There are some things that hold us back from our leadership potential and can keep us from being successful.
We just finished a walk and talk.
Before we recorded this episode, one of my leaders, Heather McKiel, and I did a walk and talk. There have been many changes in her leadership role lately: she’s gotten new team members, and her role has shifted to work more in her strengths…
As we sat down to record this final episode, we realized the very 7 enemies in this episode series…were the enemies Heather and I discussed overcoming on her walk and talk. They are the what has catapulted her leadership growth.
If you want to see PHENOMENAL growth in your leadership, overcome these 7 enemies.
If you haven’t listened to part 1 or 2 of this podcast series, listen to the first two podcasts and get caught up:
PART 1 – CLICK HERE (the #1, #2, and #3 enemies of your leadership success)
PART 2 – CLICK HERE (the #4 and #5 enemies of your leadership success)
In this episode, we’re hitting the final 2 enemies of leadership success:
6. Victim Mentality. This is a tough one. This is a painful enemy to your leadership success. This shows up in the office often.
7. Distractions. Also known as, “death by a thousand slashes.” Distractions can be team member interruptions…not closing out your day…focusing your time and energy in the wrong places…having a cluttered desk…
What you can do to overcome the final two enemies here:
7 Enemies of Your Leadership Success – part 1
Chris LoCurto: 00:00 Part of the seven enemies of your leadership success. That is coming up next.
Chris LoCurto: 00:15 Welcome to the Chris Locurto show where we discuss leadership and life and discover that business is what you do, not who you are.
Chris LoCurto: 00:28 Welcome to the show folks and welcome back for three weeks in a row… Heather Mckiel is joining us on the show again because we started an episode, so listen, I’m going to miss me when I’m going to miss you when you’re gone. You’re not leaving, but it’s so funny that three weeks ago I stepped in to do an episode called the seven enemies of your leadership success and right before that we actually pushed it a little bit because you and I had a went and had a coffee with Chris. Walked around the building, our vitamin D walk where we grabbed our cups of dillanos coffee that we love so much here and walked around the building. We keep telling people that, by the way, you can get a discount. Go to dillanos.com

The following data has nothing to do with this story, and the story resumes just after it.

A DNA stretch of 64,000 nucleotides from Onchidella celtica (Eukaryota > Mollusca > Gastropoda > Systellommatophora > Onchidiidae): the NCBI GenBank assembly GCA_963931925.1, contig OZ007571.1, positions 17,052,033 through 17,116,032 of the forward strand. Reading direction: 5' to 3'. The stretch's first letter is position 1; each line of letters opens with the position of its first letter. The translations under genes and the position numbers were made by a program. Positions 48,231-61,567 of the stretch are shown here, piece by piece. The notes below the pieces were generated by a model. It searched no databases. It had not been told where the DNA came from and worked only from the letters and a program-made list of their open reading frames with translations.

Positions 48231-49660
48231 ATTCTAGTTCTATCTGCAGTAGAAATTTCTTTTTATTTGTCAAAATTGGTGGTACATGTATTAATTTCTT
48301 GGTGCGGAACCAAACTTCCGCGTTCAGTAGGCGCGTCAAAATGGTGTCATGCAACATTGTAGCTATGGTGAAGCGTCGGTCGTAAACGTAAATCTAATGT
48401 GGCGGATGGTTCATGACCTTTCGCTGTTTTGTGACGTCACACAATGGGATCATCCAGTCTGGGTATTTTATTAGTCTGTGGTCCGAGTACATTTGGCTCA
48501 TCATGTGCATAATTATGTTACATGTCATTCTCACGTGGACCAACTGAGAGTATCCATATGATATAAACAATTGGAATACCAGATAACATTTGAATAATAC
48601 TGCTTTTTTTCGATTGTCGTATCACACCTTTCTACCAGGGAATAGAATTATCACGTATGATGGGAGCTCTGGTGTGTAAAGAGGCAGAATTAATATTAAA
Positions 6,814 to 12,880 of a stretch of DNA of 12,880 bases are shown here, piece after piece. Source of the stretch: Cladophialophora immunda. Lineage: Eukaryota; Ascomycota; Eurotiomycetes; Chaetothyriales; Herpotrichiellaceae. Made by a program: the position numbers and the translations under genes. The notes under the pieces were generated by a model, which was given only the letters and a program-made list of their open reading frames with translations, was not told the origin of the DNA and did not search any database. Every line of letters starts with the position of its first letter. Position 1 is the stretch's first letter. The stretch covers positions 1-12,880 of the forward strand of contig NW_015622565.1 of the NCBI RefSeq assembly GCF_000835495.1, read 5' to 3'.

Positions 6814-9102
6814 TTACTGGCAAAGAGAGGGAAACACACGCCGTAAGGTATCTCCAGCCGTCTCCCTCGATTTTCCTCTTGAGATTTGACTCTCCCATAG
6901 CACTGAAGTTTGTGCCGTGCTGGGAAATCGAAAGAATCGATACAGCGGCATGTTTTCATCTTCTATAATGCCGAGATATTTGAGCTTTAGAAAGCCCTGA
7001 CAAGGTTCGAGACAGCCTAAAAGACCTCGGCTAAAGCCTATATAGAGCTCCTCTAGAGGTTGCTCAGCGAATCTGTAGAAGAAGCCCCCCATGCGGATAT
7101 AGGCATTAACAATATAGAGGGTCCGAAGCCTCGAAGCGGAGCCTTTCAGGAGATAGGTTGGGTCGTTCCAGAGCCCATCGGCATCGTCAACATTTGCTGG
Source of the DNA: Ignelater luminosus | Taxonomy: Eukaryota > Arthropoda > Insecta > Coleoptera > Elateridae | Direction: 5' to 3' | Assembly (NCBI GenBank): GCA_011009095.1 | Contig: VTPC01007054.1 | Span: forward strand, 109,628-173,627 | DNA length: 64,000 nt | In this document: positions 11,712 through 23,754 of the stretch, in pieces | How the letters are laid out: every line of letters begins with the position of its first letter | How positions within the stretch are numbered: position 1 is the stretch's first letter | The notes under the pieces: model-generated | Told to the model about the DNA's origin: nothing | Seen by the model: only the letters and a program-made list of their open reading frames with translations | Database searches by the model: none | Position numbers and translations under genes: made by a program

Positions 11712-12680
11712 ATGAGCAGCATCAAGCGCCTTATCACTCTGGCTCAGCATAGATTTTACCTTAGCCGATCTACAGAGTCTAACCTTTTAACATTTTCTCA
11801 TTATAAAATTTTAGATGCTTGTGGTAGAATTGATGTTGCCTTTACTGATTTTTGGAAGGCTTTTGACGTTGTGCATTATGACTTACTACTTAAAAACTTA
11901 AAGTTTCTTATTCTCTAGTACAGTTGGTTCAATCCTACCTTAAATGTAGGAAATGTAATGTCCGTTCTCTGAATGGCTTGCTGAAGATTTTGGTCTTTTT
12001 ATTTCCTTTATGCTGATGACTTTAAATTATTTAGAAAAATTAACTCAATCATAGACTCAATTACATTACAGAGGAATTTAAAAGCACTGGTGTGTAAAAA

Chris LoCurto: 01:22 Use CLoTribe,all one word and you get 50 percent off. So go do that. So we’re walking around with our coffee and talking because we’ve brought on more people on your team. We’ve just had a bunch of stuff happen in the last month, month and a half was the big event, the next level leadership live event, which you were the one who makes it so successful- you and your team. We’ve had new hires, we’re hiring more people, we’ve got so many things going on and at the same time we’re trying to get stuff off of your plate so we can move you into even bigger things. It’s more strengths, more gifts and talents that you have that we’re taking some of the task off of you that you shouldn’t be doing anyways because you have a growing team that can take care of these things.
Heather McKiel: 02:13 That way we get to utilize your gifts and talents even more. So we’re having this discussion on leading your team to success and some areas that she needed to focus on. Then we come in here to cut this. We’re sitting there and you’re like, hey, this is literally the conversation that we just had walking around the building. So we have been going through these seven different areas with the incredibly vulnerable heather mckeil, where you have been show greatly vulnerable with people in, you know, talking through this areas of things that you’ve struggled with and how you’re fixing those things.